I use a Leitz 50t ATB & R for my normal table saw blade; replace with
a Leitz 60T ATB if I'm doing a lot of cross cutting, miter cutting, or
working with composites. These both do a great job, however, it was
not a purchase decision, it was because they were Delta OEM and I had
low cost access to great, German made, blades.
I use a Forrest chopmaster which is an 80T TC & F with a negative hook
angle on my radial arm saw. Another great blade. Negative hook
important for control, particularly on a RAS.
I have a number of others being involved with the blade testing
during the transition of Delta OEM from Leitz to Oldham after Delta
purchased Oldham. These others, mostly test prototypes are branded
Delta, but would probably be the equivilent of Oldham Signature
series. I like them, and know from the testing they are good blades.
This information approximatley three years old, today, who knows.
There are many very good blades, and I suppose there are some junk
blades, however, other than some of the throw away stamped steel
blades used to satisfy UL (saw has to be sold with a blade, but we
sure don't know what you want...), I'm not too familiar with them.
Interesting ... That probably explains the Delta branded blade that came
with my Unisaw a few years back that is one of the best blades I've ever
Although I keep a Forrest on, if I have to ship both back for re-sharpening
which ocassionally happens, it is the first blade I grab.
I've said many times that it was an excellent blade, something you wouldn't
expect as OEM.
Yep, more than likely a Leitz. Great balance, radial and axial
runnout tolerances, nice clean body polish and laser engraving rather
than silk screen labeling. Cuts like a dream.
I would have preferred to not buy Oldham and stay with Leitz. It was
not a Delta management decision, but a Pentair tool group decision.
Oldham pretty good, but Leitz slightly better IMHO.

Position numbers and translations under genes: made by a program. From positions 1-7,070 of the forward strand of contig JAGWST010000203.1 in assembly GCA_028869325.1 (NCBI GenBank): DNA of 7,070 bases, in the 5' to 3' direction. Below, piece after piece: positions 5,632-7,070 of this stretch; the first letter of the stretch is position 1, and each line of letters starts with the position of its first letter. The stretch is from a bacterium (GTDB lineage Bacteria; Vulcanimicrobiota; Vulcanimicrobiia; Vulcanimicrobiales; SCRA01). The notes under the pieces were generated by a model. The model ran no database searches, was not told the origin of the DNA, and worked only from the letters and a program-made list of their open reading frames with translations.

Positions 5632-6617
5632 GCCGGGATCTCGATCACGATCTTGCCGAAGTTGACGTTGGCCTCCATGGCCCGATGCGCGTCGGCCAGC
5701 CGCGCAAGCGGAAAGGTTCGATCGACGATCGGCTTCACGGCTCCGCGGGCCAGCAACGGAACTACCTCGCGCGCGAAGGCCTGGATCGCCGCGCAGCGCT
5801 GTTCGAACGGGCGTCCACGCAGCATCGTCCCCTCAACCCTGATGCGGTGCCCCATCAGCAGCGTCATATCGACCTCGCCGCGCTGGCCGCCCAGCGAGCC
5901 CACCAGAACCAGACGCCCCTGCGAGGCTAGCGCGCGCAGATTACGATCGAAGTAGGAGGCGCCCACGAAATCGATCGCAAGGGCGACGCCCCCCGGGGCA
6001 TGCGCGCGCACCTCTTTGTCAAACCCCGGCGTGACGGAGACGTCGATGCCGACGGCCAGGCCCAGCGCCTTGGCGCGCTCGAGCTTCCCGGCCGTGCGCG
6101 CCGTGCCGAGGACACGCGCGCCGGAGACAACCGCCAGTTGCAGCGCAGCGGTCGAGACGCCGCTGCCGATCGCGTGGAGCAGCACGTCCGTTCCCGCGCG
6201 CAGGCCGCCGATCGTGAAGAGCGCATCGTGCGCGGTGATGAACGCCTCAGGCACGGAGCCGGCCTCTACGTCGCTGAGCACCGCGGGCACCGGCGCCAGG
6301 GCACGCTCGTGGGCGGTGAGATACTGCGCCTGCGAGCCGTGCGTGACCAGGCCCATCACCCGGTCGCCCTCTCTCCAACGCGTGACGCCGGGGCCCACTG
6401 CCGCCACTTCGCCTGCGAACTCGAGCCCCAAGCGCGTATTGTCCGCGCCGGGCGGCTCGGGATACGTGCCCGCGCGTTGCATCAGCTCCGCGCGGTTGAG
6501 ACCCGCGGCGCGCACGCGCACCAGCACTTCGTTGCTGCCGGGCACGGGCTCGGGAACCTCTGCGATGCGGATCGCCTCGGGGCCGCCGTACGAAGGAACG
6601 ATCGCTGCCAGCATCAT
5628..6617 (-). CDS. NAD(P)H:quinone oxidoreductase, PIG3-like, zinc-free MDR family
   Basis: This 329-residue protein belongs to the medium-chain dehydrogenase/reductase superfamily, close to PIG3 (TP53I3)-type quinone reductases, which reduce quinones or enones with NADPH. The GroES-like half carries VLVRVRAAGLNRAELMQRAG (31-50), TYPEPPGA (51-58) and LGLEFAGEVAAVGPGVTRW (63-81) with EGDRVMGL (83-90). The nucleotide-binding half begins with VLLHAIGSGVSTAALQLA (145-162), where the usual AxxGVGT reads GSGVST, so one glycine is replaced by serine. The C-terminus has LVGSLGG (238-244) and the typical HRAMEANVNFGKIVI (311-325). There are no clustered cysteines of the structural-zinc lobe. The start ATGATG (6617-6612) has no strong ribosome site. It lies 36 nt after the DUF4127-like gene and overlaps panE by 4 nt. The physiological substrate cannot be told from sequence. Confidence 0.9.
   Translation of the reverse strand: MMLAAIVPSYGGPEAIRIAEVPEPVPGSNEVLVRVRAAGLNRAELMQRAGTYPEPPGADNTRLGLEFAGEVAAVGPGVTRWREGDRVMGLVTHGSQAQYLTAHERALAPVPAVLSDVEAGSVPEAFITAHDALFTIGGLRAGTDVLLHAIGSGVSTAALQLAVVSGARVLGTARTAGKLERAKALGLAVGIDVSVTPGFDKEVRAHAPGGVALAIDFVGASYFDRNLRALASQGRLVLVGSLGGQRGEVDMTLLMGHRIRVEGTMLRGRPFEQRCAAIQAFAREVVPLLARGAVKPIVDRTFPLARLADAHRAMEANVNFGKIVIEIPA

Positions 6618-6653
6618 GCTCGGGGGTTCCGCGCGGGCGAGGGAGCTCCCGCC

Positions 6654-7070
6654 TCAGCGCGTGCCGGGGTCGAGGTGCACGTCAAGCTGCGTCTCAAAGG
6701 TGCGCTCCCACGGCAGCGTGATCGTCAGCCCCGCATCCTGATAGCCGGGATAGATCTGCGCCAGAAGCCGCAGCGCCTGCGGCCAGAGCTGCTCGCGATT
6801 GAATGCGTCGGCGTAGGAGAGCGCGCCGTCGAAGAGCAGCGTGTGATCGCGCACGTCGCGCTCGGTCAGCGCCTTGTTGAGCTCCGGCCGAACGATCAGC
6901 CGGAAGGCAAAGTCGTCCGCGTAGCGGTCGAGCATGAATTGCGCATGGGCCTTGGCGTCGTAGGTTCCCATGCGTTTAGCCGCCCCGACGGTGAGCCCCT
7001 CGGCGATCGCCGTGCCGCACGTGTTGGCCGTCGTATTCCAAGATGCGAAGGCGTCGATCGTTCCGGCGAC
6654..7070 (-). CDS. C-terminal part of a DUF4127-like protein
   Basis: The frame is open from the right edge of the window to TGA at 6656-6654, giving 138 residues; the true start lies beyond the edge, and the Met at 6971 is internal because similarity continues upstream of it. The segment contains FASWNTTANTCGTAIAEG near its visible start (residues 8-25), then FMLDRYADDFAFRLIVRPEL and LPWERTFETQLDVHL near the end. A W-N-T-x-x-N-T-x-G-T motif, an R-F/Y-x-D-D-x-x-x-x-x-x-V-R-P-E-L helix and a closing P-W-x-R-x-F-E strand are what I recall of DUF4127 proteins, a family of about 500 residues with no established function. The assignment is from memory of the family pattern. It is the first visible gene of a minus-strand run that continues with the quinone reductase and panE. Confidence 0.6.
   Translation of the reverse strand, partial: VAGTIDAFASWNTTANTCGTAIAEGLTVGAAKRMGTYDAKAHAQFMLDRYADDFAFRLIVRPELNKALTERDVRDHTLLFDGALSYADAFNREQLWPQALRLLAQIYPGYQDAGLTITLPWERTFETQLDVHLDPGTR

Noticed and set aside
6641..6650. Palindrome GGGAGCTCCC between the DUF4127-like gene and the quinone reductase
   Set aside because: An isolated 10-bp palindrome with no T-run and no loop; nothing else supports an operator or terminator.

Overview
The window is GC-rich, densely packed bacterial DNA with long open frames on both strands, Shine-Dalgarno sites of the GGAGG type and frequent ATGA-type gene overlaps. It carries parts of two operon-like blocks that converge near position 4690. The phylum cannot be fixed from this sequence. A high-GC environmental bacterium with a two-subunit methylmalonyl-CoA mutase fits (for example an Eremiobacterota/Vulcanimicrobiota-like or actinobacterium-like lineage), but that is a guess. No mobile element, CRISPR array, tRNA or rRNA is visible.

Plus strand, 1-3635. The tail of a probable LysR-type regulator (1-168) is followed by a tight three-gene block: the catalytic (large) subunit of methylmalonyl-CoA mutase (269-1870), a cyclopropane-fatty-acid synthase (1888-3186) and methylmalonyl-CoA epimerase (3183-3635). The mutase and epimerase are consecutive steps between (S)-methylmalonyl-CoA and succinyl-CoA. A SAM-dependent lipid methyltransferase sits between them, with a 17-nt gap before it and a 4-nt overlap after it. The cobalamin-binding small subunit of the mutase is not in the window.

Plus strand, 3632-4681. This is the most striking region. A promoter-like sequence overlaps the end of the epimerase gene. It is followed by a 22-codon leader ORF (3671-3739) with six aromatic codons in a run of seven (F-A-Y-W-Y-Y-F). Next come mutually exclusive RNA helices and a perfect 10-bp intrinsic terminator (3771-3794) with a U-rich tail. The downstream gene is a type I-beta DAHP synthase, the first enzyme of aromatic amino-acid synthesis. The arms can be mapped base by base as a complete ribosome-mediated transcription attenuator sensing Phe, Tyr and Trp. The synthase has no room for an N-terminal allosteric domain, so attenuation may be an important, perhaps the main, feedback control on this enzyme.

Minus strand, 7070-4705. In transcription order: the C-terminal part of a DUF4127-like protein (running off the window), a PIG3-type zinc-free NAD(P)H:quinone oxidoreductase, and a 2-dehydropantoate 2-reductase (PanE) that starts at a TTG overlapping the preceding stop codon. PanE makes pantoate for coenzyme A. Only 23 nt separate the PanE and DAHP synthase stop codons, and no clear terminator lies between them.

Don't know what Oldham has become with the sale to B & D. They had
their own blade sources, and I think they shut down Oldham's North
The one that came on my saw is equal to a $10 Craftsman blade I use for
rough cutting questionable wood. Can't tell them apart. Either you got
lucky or I got a reject.
For serious work, I use a Ridge Carbide 40T and I have a couple of Freud
Diablo 80T that have done more than they were designed for.
Not a matter of luck or a reject. Depended on the model. Most
special edition Unisaws over the last twelve years had the Leitz or,
more recently, the Oldham blades. That was most of the saws sold.
IMHO, the special editions were usually a pretty good deal.
The factory could not substitute blades, had to supply what was on the
BOM for the particular model. Sweat it out many times waiting for
those Leitz blades to come in so the line could run.
nothing. circular saw blades are measured in teeth per blade. how many
teeth you can run on a blade is largely a function of how much
horsepower your saw has. the shape of those teeth is largely a
function of what you are cutting.
what is the best flavor of ice cream?
blades with too many teeth for your saw motor, blades with the wrong
tooth configuration for your material, blades with the wrong service
life for your business model.
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